The Supreme Court of Canada last week declared that access to telecom subscribers’ personal information requires a court warrant.
This week, despite a warning from Canada’s privacy commissioner, the Harper government is moving ahead with legislation that greatly expands warrantless access to subscriber data.
It’s a move that e-commerce law expert Michael Geist describes as a “head in the sand approach.”
The Senate on Monday passed Bill S-4, known as the Digital Privacy Act, Geist reported on his blog. The bill, which has yet to pass the House of Commons, is meant to enhance privacy online, but privacy experts say it could end up doing the opposite.
S-4 is being sold as “protection for Canadians when they surf the web and shop online,” and critics have lauded certain parts of the bill, such as those that would give the privacy commissioner greater powers and establish new penalties for privacy breaches.
But critics say corporations would gain access to the private data of telecommunications users. The law would allow internet service providers to share subscriber information with any organization that is investigating a possible breach of contract, such as a copyright violation, or illegal activity. Telecoms would be allowed to keep the sharing of data secret from the affected customers.
The bill could also remove court oversight of copyright lawsuits against Canadian consumers, potentially setting up the sort of “copyright trolling” seen in the U.S., in which music and movie rights holders often demand tens or hundreds of thousands of dollars from individual downloaders.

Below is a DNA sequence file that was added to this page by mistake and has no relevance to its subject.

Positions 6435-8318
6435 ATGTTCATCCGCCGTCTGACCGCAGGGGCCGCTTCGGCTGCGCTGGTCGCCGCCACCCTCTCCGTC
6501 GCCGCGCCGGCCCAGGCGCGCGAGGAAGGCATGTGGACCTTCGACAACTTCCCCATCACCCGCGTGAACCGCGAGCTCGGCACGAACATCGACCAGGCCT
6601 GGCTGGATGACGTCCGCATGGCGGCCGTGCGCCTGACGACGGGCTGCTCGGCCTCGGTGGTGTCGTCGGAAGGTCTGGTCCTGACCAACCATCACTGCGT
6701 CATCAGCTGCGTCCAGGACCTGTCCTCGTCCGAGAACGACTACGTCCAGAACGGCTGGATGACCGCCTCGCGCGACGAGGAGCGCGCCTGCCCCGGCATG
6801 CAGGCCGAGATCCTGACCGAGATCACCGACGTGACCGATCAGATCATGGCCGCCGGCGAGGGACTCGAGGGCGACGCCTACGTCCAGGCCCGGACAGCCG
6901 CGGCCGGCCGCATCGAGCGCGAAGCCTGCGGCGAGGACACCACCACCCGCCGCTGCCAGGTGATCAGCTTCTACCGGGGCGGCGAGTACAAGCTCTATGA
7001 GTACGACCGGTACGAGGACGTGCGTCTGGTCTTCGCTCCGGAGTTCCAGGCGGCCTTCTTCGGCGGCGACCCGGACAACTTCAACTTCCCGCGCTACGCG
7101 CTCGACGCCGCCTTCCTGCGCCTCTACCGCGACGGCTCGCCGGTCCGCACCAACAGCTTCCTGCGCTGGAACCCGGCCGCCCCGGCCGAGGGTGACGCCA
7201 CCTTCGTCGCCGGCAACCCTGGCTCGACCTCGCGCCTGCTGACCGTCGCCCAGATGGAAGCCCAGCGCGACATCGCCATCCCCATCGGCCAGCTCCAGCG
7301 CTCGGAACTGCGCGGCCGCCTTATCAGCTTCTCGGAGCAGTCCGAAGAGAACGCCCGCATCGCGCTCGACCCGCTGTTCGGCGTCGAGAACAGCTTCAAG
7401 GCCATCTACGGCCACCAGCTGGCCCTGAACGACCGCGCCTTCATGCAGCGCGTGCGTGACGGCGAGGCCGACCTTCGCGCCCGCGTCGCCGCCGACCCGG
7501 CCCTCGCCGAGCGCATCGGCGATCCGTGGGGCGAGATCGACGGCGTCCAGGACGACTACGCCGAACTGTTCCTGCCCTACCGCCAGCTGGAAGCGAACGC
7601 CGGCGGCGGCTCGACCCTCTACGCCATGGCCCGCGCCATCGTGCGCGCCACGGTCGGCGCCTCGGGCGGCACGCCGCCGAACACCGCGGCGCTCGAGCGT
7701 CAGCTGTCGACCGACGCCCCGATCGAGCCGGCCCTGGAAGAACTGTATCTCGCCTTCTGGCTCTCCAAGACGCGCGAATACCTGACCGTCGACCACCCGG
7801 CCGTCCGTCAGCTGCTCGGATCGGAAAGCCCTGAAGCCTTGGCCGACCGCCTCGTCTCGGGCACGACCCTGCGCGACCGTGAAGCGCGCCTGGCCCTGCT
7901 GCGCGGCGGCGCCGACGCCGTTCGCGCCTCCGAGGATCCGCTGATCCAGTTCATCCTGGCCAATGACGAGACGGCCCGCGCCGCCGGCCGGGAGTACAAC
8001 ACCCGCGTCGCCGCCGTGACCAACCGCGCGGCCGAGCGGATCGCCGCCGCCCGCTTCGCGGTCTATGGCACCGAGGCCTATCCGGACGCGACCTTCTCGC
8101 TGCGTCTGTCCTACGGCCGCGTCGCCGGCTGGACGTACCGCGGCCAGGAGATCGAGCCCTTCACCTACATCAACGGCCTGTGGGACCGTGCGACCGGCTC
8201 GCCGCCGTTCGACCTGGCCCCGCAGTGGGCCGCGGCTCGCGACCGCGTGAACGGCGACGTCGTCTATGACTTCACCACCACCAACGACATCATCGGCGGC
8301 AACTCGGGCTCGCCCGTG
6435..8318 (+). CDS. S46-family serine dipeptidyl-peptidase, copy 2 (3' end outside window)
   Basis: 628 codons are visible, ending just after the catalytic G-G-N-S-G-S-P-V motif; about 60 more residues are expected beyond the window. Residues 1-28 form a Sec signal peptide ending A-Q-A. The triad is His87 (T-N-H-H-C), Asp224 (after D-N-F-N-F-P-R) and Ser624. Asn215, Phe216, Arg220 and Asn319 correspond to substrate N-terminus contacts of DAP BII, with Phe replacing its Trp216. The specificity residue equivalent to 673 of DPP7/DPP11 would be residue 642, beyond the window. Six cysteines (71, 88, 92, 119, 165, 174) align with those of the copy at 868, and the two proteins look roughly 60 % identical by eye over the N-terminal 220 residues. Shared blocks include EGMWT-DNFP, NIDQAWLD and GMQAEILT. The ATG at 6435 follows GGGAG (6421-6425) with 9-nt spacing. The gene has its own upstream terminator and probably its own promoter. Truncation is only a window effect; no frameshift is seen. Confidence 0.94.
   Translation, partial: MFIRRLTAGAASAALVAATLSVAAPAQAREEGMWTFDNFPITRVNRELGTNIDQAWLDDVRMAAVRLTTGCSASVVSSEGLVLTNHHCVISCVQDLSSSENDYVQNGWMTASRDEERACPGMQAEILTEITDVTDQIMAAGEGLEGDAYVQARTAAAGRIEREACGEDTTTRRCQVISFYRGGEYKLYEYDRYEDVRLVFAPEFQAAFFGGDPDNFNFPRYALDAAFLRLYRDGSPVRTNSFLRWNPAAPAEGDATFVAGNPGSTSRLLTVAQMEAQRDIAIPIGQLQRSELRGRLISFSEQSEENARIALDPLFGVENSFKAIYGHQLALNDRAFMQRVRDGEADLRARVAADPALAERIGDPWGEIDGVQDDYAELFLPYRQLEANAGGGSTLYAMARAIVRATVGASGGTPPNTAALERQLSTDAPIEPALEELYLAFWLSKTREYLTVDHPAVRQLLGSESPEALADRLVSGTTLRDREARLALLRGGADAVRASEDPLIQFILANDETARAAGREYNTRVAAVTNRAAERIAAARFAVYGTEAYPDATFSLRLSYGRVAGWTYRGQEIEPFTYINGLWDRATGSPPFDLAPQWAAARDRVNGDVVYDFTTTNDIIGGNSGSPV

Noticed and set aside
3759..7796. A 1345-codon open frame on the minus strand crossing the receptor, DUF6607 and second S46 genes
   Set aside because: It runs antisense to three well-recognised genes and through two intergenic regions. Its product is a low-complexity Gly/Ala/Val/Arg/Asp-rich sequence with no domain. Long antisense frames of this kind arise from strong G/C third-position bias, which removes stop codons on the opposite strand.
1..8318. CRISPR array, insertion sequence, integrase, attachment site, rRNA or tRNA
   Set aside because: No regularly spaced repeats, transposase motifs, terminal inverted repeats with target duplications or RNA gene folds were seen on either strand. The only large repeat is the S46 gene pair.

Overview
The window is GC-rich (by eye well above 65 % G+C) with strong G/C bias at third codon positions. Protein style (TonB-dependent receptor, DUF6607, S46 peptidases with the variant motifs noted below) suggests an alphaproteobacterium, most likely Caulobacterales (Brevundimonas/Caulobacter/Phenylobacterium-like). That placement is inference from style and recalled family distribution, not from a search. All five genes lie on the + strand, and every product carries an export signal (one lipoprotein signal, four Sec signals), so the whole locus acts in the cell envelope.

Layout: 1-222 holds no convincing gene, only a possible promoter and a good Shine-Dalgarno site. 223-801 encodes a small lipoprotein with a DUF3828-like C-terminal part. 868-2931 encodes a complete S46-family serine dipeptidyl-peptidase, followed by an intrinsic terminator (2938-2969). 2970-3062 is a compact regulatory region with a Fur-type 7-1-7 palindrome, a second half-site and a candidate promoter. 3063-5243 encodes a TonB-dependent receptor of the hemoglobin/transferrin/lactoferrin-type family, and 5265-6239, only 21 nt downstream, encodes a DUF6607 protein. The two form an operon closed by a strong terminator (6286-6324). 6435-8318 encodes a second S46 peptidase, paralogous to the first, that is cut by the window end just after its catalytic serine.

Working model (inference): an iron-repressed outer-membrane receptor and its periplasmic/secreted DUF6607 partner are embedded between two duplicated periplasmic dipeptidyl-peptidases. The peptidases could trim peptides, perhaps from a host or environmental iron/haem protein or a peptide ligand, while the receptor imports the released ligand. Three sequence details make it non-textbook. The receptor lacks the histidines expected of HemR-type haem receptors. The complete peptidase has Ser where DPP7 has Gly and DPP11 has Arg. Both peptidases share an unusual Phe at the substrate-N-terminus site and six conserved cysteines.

Experts such as Geist and Canada’s privacy commissioner say the Supreme Court’s decision means Bill S-4, as well as some other privacy-related legislation, need to be rewritten.
“We would encourage Parliamentarians to carefully consider the implications of this ruling as they deliberate on Bill C-13 [the anti-cyberbullying bill] as well as Bill S-4, the Digital Privacy Act,” the office of the privacy commissioner said in a statement.
The Supreme Court ruled last week that police need a search warrant if they want Internet providers to reveal a subscriber’s identity. The court argued Canadians have a “reasonable expectation” of privacy when they surf the internet.
That’s not the view of government officials, who argue basic subscriber data is public. A Justice Department official testifying before a parliamentary committee likened taking subscriber data from telecom to a police officer jotting down the licence plate number of a suspected drunk driver.
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According to documents given to Privacy Commissioner Chantal Bernier, the federal government asks telecom for data on subscribers 1.2 million times a year. That’s one request for every 30 Canadians, every year. Most of those requests don’t involve a warrant, and in 2011 telecoms complied with at least 784,000 of those requests.
The federal government spent more than $50 million buying high-security communications technology from the U.S. National Security Agency, according to data unearthed by Vice magazine. There have been at least 73 contracts for telecommunications equipment procured through the NSA over the past decade.
According to documents given to NDP MP Charmaine Borg under an access to information request, some telecoms are building databases of customer information specifically for police use. A Competition Bureau document noted the bureau had "accessed the Bell Canada Law Enforcement Database" 20 times in 2012-2013.
At least one Canadian telecom is evidently giving the government unrestricted access to communications on its network, according to documents from Canada’s privacy commissioner. The unnamed telecom says the government has the ability to copy the traffic on its communications network, then mine the copied data to determine what sort it is.
Critics say Bill C-13, the “anti-cyberbullying bill” the Harper government is promoting, is essentially a back-door for a host of measures that would allow greater government intrusion into private lives. The bill would provide legal immunity to telecoms that hand over customer data without a warrant, and would lower the standard under which police can get warrantless data. Digital rights group OpenMedia says the bill “would let ... authorities create detailed profiles of Canadians based on who they talk to and what they say and do online.” Pictured: Justice Minister Peter MacKay